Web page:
25        property.  Maybe it should say any equity in the property


          1        to the extent --

          2             COMMISSIONER ZACK:  See if it would resolve your

          3        concerns.  If the amendment would read as follows, The

          4        homestead exception in this section does not apply to any

          5        property to the extent that it is acquired or improved or

          6        its equity value increased with the intend to defraud

          7        creditors.

          8             COMMISSIONER FREIDIN:  That totally satisfies my

          9        concern.

         10             COMMISSIONER BARKDULL:  Point of order.  Not the

         11        matter before the body.  There's no substitute on the

         12        desk, no amendment on the desk.

         13             CHAIRMAN DOUGLASS:  Your point is well taken.  If

         14        you're going to make a substitute, somebody better make

         15        it.

         16             COMMISSIONER ZACK:  Would Mr. Connor agree to

         17        substitute on that basis?

         18             COMMISSIONER CONNOR:  To the extent that it is

         19        acquired or improved?

         20             COMMISSIONER ZACK:  Commissioner Kogan has the exact

         21        language in front of him.  Could you read it?

         22             COMMISSIONER FREIDIN:  Could you read it again?

         23             CHAIRMAN DOUGLASS:  It is an amendment to the

         24        amendment.  We are starting back right where we were

         25        yesterday afternoon.  The only reason this has got to be


          1        the most vexatious thing we've dealt with is it involves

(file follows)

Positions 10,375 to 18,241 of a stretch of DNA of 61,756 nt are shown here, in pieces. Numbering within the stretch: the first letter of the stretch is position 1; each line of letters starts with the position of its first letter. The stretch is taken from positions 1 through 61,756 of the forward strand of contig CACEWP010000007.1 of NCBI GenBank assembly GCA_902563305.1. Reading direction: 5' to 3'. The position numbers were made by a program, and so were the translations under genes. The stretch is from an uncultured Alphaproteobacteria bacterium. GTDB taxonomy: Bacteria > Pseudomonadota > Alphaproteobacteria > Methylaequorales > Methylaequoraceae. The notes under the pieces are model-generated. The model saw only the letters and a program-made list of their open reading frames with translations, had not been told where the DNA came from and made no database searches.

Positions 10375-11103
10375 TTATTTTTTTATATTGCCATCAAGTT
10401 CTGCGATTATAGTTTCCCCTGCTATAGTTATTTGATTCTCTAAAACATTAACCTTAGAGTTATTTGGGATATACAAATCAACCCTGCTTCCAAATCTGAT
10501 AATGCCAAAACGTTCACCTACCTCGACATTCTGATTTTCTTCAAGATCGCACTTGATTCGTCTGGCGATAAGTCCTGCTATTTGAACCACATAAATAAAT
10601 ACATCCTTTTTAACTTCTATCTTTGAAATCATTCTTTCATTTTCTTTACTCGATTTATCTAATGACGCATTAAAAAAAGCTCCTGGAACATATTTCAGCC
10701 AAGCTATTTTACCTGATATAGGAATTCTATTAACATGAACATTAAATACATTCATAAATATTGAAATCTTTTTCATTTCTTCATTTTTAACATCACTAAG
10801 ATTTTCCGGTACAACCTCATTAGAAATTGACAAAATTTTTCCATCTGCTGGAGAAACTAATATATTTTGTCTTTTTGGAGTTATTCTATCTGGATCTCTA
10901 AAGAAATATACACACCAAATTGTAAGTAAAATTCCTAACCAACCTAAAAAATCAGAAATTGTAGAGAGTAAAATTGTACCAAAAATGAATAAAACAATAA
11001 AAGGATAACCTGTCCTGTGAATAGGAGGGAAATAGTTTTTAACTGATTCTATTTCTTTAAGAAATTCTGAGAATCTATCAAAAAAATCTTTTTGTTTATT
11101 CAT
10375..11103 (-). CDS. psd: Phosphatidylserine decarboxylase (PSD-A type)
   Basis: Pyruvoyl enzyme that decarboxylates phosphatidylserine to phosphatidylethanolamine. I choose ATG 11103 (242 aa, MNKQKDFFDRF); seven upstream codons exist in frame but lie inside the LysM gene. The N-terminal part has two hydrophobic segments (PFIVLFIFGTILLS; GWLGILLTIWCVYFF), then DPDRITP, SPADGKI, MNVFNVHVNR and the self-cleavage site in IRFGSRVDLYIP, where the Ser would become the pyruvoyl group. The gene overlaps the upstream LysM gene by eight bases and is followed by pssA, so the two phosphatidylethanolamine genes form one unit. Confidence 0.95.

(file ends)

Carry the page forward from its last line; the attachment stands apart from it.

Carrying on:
2        money.  I think everything else that involved concepts,

          3        we've done very well.  Commissioner Scott.

          4             COMMISSIONER SCOTT:  Parliamentary inquiry here.  I'm

          5        afraid that what we are doing here is it's lunch time and

          6        we are going to starve ourselves out of house and home.

          7        Have you heard that saying?

          8             CHAIRMAN DOUGLASS:  I think this, if -- I'm almost

          9        tempted to appoint a select committee.  But I don't know

         10        who I could select to rewrite this.  I could take

         11        Commissioner Freidin and Commissioner Brochin, I could

         12        take ten of you, you-all go in a room and write this.  We

         13        can't write it on the floor.  If you are going to have the

         14        amendments and things, they have to be on the table.

         15        Commissioner.

         16             COMMISSIONER ZACK:  We have had the advantage of

         17        having it done.

         18             CHAIRMAN DOUGLASS:  All right.  Is it on the table?

         19        Do you have somebody moving an amendment to the amendment?

         20             COMMISSIONER CONNOR:  May I respond to Commissioner's

         21        Zack's --

         22             CHAIRMAN DOUGLASS:  Well, first of all, has anybody

         23        moved the amendment to the amendment?  Are you going to

         24        move it, Commissioner Zack?

         25             COMMISSIONER ZACK:  Yes, I move it.


          1             CHAIRMAN DOUGLASS:  Now, wait a minute.  It is moved.

          2        Would you please read the amendment to the amendment?

          3             READING CLERK:  By Commissioner Zack on Page 2, Line

          4        6, after "acquired" insert "or improved or its equity

          5        value increased."

          6             COMMISSIONER CONNOR:  If I may.

          7             CHAIRMAN DOUGLASS:  Now, Commissioner Zack, it is his

          8        amendment to his amendment.  Do you yield to Commissioner

          9        Connor?  Commissioner Conner.

         10             COMMISSIONER CONNOR:  Earlier Commissioner Zack had

         11        asked me if I would accept that amendment, and the answer

         12        is no, for this simple reason, Mr. Chairman.  I don't have

         13        any difficulty with saying, to the extent it is acquired

         14        for improved, indeed I would suggest that the way you